The ANME-1 mcrBGA genes encoding for ANME-1 Mcr were cloned into M. acetivorans using vector pES1 [18] to form pES1-MATmcr3 which expresses mcrBGA using its native promoter Pmcr_ANME-1. This native promoter was found to be superior to that of the CO dehydrogenase/acetyl-CoA synthase promoter (Pcdh) from Methanosarcina thermophila [18] and the mcr promoter from M. acetivorans (Pmcr_M. acetivorans ) (Additional file 1: Figure S1). To compare the promoters, we conducted short-duration (5 days) experiments that utilized high densities of cells grown first on methanol (109 CFU/mL), which were subsequently added to minimal high-salt (HS) medium (Additional file 1: Table S1) with methane and bicarbonate and tested for the amount of methane utilization. In cells exposed to methane, ANME-1 Mcr was produced in M. acetivorans by Pcdh and Pmcr_ANME-1, as shown by the appearance of ANME-1 McrA-FLAG (the α subunit of the ANME-1 Mcr complex that was tagged with a FLAG epitope) in a Western blot (Additional file 1: Figure S2). Corroborating the production of ANME-1 Mcr by Pmcr_ANME-1, methane consumption using whole cells was the highest when Pmcr_ANME-1 was used to express ANME-1 mcr (15 ± 1.7 %, corresponding to 143 ± 16 µmol of methane, Fig. 1a). Significant differences between ANME-1 Mcr-producing cultures and those harboring an empty plasmid were observed throughout 5 days (Fig. 1b); therefore, the native ANME-1 mcr promoter was used for the remainder of the experiments. Note that absolute amounts of reacting species are indicated in µmol to provide a more direct comparison between liquid products and gaseous substrates since the volume of the headspace and the volume of the liquid in each culture tube of different experiments were not the same.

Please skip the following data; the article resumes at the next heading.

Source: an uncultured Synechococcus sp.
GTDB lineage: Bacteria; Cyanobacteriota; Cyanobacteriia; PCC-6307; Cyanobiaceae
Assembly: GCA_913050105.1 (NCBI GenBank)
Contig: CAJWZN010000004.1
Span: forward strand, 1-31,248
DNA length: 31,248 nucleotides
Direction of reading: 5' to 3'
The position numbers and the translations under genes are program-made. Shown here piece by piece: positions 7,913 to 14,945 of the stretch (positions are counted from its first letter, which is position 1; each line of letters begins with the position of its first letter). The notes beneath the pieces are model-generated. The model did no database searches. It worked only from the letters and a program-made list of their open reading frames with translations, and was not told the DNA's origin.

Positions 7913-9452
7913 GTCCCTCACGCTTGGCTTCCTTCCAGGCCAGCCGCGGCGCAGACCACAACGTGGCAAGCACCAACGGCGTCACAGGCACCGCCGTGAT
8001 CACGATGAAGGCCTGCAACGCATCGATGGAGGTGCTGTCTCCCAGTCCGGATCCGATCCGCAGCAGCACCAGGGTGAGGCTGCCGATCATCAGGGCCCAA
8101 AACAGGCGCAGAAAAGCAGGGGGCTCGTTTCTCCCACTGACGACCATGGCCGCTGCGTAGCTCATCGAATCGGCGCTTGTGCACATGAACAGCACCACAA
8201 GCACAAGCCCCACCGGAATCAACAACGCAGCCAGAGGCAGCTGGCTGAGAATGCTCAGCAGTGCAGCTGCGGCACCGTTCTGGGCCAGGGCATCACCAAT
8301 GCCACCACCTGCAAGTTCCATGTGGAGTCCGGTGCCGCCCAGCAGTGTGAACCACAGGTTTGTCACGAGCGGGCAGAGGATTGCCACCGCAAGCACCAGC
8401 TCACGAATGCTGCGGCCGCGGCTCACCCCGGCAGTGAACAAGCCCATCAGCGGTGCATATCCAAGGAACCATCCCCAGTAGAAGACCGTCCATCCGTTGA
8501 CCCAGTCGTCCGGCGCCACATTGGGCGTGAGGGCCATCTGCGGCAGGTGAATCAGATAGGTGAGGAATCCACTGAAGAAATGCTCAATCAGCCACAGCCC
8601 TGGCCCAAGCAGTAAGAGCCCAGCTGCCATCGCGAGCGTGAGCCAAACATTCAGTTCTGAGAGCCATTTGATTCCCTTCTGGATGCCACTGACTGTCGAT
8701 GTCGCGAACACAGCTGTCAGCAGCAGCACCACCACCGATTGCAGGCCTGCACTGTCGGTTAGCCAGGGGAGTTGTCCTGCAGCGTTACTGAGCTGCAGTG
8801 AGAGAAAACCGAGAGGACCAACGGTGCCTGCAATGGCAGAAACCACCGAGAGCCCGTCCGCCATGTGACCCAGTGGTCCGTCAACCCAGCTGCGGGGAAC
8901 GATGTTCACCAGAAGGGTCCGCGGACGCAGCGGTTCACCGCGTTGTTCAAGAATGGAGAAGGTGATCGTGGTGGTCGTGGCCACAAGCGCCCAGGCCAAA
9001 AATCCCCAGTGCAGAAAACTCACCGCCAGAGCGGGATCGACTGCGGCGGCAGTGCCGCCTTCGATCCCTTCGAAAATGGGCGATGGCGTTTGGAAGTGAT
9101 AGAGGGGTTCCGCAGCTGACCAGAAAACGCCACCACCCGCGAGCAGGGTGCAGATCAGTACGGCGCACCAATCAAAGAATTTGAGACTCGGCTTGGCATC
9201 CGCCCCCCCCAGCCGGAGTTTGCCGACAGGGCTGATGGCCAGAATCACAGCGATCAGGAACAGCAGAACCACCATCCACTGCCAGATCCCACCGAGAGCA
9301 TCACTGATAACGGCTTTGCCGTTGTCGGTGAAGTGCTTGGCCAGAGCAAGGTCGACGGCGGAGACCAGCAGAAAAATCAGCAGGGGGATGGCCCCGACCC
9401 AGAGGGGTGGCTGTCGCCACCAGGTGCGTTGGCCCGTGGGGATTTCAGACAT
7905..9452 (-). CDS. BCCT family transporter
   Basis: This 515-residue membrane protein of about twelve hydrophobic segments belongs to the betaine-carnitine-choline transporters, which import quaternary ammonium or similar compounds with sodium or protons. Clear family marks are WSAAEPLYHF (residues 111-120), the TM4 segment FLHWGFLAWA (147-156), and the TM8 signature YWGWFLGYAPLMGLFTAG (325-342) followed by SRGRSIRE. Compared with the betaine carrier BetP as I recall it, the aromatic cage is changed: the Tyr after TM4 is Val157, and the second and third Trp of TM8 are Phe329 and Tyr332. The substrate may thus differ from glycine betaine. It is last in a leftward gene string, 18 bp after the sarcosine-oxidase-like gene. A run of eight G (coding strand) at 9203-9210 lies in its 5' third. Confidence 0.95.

Fig. 1